As well as this there should be a place for people to discuss issues and provide feedback in person. By creating a strong marketing/sales cohesion in the workplace both teams will feel they’re fighting the same battles and share a common goal; that of creating more revenue for the company.
Many of us spend a lot of time on social media and regularly use it to check reviews on products and services we’re thinking about using. However we tend to ignore the fact that other buyers are doing exactly the same for the products and services provided by the companies we work for.
Every business will have local competition, it goes without saying. Even if you are focused on a particular niche, there will likely be more established and longer running companies competing for your audience. However understanding your competitors can teach you a lot, and actually help leverage you above them in the marketplace.
Identify your top 5 competitors
As a key part of your digital research (and always the first step we take with a new client), we recommend you start by identifying your biggest competition; those 5 businesses both within your catchment or nationally who are offering a similar service. By seeing what each organisation is doing well, and where they are under-performing you are able to get an in-depth understanding of what works and where you can excel in order to stand out.
You may well already know who your competitors are, but if not a simple Google search will help you identify who is ranking in your marketplace – “UK Sales Training Companies” for example. Remember your goal and the litmus test to a successful digital strategy is for your business to be showing near the top of such a search!
What is their website like?
For now, don’t worry about how your online presence compares – that comes later. But do be honest when it comes to analysing what others are doing. Do they have a website? Is it easy to navigate? How is the design? If you were a customer would it pull you in or would you move on to the next search result?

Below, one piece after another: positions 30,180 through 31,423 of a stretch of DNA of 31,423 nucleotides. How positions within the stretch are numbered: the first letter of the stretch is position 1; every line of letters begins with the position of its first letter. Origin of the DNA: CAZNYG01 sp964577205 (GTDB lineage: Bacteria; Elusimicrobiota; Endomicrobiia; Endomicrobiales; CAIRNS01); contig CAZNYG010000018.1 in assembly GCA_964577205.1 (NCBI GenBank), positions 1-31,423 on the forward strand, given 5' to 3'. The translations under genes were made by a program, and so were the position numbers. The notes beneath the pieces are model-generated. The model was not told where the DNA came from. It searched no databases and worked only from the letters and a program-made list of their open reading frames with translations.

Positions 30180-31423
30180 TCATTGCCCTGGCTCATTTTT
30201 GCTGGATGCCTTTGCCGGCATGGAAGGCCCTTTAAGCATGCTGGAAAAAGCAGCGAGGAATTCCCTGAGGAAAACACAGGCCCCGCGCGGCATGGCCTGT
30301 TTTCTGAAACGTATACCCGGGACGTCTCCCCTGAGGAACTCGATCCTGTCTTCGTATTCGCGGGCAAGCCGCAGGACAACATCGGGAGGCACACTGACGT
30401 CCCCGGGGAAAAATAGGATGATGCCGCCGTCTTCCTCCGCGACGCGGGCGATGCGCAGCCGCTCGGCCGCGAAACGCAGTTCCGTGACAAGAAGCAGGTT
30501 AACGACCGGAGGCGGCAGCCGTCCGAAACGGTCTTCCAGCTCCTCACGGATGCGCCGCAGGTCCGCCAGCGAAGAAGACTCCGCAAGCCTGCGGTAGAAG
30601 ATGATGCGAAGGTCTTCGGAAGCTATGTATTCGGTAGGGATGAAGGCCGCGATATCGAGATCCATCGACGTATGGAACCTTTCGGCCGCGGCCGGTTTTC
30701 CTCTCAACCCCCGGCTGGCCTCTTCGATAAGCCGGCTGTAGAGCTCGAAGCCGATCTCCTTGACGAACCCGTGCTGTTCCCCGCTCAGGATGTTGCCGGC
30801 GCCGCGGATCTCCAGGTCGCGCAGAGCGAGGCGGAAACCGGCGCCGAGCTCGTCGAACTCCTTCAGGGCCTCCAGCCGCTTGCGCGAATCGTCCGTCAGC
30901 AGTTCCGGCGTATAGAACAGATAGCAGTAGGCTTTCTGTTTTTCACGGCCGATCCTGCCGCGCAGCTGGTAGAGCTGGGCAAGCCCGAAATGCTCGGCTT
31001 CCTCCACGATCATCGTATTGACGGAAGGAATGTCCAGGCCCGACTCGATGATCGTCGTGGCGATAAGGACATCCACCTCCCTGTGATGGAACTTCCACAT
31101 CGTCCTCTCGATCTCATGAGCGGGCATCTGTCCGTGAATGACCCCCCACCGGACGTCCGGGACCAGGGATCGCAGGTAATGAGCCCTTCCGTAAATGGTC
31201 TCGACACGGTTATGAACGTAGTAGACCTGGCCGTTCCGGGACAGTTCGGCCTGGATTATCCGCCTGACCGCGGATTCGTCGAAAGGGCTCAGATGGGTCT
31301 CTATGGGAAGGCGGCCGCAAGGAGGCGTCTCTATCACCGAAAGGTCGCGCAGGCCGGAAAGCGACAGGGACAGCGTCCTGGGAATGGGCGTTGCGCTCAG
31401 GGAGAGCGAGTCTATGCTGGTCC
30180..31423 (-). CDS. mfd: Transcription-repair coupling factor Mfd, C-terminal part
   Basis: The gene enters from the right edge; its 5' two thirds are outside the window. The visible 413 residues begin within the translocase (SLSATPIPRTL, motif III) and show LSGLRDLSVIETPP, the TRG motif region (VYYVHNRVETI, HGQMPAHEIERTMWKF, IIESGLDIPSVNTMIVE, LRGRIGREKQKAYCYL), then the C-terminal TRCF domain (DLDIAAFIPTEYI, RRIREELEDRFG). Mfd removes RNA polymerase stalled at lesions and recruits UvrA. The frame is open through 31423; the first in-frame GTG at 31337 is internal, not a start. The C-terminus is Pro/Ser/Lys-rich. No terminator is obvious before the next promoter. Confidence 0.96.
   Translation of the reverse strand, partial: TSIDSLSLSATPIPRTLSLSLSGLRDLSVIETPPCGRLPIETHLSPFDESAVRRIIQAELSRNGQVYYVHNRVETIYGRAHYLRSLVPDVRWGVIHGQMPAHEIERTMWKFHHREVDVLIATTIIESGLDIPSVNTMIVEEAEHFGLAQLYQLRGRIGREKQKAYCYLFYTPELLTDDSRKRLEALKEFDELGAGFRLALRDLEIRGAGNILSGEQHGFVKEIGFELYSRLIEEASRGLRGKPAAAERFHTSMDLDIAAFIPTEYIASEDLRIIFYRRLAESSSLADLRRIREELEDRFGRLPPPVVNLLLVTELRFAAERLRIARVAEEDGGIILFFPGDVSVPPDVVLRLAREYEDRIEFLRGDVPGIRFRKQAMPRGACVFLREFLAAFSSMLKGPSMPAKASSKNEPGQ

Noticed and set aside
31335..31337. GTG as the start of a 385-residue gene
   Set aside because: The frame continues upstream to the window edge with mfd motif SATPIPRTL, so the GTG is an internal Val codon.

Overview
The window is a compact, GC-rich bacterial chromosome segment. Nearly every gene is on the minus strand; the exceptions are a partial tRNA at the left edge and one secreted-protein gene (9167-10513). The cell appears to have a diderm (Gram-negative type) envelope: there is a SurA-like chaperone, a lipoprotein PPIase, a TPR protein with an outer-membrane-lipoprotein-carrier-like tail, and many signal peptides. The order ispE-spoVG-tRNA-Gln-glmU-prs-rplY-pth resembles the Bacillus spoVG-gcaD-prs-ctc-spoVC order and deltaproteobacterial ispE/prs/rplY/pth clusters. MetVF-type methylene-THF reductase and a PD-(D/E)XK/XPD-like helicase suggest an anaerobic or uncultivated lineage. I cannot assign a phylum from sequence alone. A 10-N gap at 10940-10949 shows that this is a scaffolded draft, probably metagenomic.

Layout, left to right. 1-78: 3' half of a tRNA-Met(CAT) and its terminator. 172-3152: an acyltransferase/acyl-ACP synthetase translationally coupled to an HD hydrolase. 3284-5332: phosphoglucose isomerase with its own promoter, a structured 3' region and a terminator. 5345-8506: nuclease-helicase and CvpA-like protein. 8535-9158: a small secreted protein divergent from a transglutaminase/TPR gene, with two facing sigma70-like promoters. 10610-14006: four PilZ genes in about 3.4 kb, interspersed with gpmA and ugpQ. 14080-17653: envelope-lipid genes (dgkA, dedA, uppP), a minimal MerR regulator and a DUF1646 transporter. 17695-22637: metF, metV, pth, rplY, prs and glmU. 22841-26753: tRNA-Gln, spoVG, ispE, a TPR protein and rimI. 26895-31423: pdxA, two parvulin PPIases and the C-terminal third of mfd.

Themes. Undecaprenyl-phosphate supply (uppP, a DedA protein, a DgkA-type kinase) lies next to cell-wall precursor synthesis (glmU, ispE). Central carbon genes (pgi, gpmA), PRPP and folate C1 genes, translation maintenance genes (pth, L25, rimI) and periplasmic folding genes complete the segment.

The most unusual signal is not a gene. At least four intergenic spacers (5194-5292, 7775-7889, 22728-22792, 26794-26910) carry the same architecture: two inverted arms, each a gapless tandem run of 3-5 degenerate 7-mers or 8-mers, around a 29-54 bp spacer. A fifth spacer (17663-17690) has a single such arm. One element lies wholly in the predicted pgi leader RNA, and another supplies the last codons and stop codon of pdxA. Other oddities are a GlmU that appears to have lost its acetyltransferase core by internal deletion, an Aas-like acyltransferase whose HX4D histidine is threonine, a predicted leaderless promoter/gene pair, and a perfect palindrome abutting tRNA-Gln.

A website is a big part of any organisation, offering a source of information, positioning your authority, and giving a strong sense of who you are and what you offer.
Do they have a blog?
Nowadays everyone is blogging, but not all blogs are created equal. We regard a good blog as central to a successful strategy as a way to relay information and offer free quality content to your potential audience. Look through older posts and see what type of subjects they are writing about, the length, tone of voice. Are there any comments showing the audience are engaged with the post? Are they posting weekly or once a year?
You may decide a blog isn’t the way forward for your company or you simply don’t have the time to dedicate to it just now, but at least you are aware what your competitors are offering their audience and know what you need to be doing now or in the future in order to match them.
What social media platforms do they use?
Facebook, Twitter, Instagram, LinkedIn, YouTube… all are commonplace in today’s market and are often the first places someone will look to get a sense of your business with posts giving an instant snapshot. Not every platform will work for every organisation, for example Facebook and Instagram will likely be the most popular choice for companies with a strong visual representation, whereas LinkedIn and Twitter are best for those looking to network and grow their audience.
That said, there are no rules when it comes to social media so see what others are using and how it’s working for them.
Look at what type of content they’re posting – is it mostly images or video? Are they promoting their website or any events they may offer? Do they make use of live streaming? Make a note of which feeds are posting on a daily basis or if they’ve been neglected over the months. Do a thorough search to really gain as much information as you can; you might find many platforms go up and down as staff come and go or other things get in the way of effective scheduling.
Although follower size should be acknowledged, it is the level of engagement from the audience which is key as this shows how interested those people actually are in the content going out. You can easily accrue a large following, but having the right audience is crucial for successful social media – there is no point broadcasting to thousands if they are never going to convert into customers. Look at the numbers of likes, shares / retweets and comments to see what kind of reaction posts are getting, and see if it is in fact the target audience making the most noise.